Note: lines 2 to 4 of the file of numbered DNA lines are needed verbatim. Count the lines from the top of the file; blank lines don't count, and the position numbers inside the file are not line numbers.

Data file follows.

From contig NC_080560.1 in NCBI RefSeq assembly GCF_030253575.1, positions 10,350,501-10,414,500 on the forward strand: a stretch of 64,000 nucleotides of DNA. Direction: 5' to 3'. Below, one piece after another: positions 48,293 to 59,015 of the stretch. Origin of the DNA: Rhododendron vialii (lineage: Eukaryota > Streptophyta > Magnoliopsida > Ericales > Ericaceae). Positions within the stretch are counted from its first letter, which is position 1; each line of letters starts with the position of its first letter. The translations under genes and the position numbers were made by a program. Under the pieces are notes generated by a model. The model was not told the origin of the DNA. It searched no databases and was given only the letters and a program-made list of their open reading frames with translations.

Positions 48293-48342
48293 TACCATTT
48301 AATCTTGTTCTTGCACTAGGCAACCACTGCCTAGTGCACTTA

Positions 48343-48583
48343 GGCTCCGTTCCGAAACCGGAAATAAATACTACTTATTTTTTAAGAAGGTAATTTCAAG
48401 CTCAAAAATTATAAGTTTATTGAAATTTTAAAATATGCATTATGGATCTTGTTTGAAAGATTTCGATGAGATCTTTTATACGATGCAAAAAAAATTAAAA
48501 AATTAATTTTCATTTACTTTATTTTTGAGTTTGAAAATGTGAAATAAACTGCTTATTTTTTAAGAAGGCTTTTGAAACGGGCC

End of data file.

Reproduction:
Positions 48293-48342
48293 TACCATTT
48301 AATCTTGTTCTTGCACTAGGCAACCACTGCCTAGTGCACTTA